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The Future Looks Bright for New gTLDs!

Tony Kirsch

The ICANN Board meeting undertaken recently in Nairobi was indeed eventful and there were many vital topics on the agenda, in particular for the new gTLD program that kept many interested parties on the edges of their seats as the meeting unfolded.

Listening in remotely from Australia proved to be a great success after security concerns had sadly dampened my enthusiasm for the 24 hour flight.

One of the more controversial decisions was in regard to the Expression of Interest (EOI), a program intended to allow potential new gTLD applicants to pre-register for their desired TLD and provide ICANN and the community with invaluable information regarding likely volumes of applications.

The genesis of the EOI took place at the ICANN meeting in Seoul and many in the industry strongly believed it would solve many of the unresolved issues relating to the new gTLD program. The EOI was however withdrawn by the Board at the meeting in Nairobi on the basis that many of the issues holding up the launch of the program were close to being resolved, rendering the EOI somewhat redundant.

Although many in the internet community were quite unhappy with this decision, it was encouraging to hear such rigorous discussion by Board members and ICANN staff suggesting that many of the outstanding issues were in fact close to being resolved.

Further supporting the idea that we were rapidly approaching a Final Application Guidebook, the Board also announced a list of items to be included in version 4 of the Draft Application Guidebook including;

  • Trademark Clearinghouse
  • Uniform Rapid Suspension System (URS)
  • IDN Variants
  • IDN 3 Character Requirement

thus making substantial progress towards resolving many concerns exhibited by the internet community over recent times.

So finally after years of waiting, real progress has been made and things are now starting to look good for new gTLD applicants who have waited for the program to go ahead for quite some time. A new version of the Draft Application Guidebook is due right before the 38th ICANN meeting in Brussels, in June, and according to ICANN staff and Board comments, it is likely to be very close to the final version.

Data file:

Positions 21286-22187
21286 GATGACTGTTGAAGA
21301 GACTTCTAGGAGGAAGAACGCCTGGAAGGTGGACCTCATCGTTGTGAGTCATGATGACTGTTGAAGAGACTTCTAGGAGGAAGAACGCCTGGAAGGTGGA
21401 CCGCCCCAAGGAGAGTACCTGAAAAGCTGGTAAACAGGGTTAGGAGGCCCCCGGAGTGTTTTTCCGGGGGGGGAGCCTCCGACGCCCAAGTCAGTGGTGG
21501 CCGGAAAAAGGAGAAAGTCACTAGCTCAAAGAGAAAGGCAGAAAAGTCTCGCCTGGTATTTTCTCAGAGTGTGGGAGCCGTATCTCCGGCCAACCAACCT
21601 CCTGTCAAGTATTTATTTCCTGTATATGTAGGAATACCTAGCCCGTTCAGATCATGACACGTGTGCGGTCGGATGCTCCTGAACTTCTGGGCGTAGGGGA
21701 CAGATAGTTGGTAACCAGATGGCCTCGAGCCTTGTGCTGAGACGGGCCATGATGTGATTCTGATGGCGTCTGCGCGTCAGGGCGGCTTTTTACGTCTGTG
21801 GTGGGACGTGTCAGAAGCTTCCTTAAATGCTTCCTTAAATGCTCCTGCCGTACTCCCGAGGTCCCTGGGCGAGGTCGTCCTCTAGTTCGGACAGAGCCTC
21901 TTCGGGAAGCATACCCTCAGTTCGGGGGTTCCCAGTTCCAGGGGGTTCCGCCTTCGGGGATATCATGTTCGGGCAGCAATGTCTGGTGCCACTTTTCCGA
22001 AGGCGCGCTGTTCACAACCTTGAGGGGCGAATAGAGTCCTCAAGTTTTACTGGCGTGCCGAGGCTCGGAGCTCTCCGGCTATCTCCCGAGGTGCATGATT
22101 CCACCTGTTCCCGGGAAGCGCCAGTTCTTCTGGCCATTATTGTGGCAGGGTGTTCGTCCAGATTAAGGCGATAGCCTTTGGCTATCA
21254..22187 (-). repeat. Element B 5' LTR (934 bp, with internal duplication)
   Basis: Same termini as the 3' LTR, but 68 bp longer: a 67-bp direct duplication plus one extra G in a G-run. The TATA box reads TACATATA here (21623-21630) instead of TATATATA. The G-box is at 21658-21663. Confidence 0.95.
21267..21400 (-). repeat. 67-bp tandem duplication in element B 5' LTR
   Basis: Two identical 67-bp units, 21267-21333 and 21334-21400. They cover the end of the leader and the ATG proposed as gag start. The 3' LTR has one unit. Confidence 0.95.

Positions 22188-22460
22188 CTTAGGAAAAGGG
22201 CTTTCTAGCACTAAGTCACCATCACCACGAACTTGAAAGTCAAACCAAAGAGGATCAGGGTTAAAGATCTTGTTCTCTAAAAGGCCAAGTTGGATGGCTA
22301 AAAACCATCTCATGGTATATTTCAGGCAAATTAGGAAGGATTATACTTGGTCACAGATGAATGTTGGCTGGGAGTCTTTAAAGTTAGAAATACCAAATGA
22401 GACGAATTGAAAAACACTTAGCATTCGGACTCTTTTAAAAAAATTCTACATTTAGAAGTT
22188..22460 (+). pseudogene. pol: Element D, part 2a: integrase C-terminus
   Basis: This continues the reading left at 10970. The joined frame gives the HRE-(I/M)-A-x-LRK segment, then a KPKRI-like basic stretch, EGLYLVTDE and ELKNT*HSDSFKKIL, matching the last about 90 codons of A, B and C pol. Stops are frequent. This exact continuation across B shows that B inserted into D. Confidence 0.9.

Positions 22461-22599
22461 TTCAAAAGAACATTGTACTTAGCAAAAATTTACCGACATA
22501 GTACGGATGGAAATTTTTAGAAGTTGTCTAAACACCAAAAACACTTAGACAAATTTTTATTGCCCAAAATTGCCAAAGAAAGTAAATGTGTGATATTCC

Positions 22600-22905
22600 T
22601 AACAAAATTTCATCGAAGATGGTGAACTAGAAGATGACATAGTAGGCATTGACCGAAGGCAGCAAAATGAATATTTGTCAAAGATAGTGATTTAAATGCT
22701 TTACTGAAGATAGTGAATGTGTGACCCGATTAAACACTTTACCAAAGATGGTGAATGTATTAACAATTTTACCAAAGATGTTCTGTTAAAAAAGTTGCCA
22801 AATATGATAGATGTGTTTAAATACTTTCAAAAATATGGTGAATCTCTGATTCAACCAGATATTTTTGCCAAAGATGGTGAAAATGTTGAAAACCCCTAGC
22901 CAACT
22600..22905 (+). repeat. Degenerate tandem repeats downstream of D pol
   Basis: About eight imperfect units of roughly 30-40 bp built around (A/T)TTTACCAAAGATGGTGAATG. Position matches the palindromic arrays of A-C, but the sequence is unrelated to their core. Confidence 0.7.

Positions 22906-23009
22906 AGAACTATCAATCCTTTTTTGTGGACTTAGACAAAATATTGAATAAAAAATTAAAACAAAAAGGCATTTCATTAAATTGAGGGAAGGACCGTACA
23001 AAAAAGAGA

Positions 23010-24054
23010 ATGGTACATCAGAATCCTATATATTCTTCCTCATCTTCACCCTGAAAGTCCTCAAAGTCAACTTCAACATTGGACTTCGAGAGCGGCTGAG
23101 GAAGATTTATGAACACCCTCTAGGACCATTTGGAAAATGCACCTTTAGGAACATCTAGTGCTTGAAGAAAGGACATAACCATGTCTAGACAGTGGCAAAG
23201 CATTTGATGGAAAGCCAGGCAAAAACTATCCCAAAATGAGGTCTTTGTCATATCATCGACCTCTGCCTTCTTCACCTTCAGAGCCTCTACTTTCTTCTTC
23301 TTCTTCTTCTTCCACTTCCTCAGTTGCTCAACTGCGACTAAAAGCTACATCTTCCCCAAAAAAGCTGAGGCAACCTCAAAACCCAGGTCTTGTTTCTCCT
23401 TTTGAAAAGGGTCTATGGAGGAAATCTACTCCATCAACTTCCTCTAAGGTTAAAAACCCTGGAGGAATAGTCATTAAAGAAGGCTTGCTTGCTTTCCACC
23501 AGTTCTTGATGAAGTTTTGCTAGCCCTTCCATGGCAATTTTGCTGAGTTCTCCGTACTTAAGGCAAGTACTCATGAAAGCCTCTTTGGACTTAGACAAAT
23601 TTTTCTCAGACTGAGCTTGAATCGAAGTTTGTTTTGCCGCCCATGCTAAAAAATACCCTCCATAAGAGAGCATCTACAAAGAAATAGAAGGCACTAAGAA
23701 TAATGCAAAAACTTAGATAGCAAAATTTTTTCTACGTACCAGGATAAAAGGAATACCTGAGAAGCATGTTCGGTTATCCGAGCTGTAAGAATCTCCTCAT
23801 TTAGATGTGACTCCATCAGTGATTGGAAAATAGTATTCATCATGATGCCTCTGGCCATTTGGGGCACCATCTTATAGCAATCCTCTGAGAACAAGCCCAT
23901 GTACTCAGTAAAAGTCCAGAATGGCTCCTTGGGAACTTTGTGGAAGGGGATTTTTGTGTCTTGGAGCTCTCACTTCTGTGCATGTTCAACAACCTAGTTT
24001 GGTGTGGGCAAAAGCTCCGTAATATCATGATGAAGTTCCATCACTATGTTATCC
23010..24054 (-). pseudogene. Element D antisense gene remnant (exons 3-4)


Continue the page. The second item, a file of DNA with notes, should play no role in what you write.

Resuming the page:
So what does this mean for everyone out there who has their mind set on applying for a new gTLD?

There are a number of steps that each applicants needs to go through and be prepared for when the application window opens. For organisations and governments, this is the time when you need to start considering what you have to do to get your TLD and to begin the rigorous preparation and planning that will ensure that your TLD is a success.

Furthermore, there is a heavy requirement on new TLD applicants to justify their ability to technically and financially operate a TLD, those who think they can make a last minute decision about proceeding should beware.

Public statements of intent to apply for their own TLD have been given from many cities around the world as many governments seek to provide a localised location for their residents online.

Additionally, I was very excited to see that the message has reached some large corporate entities with Canon announcing last week their intention to apply for .canon as the future of their corporate online branding.

To obtain their company name or trademark as a TLD is an unprecedented opportunity for corporations around the world and a unique branding exercise with large benefits attached. I think we can expect to see many others follow the innovative trend set by the Japanese electronics powerhouse in the near future.

So, despite a little angst at not having the Expression of Interest program approved by the Board last week, the update is that there is even better news for those of us supporting new gTLDs as we rapidly approach the application period later in the year.

And as always, we're always here to help potential applicants through this maze. Just drop us an email here.

By Tony Kirsch, Head of Professional Services at Neustar
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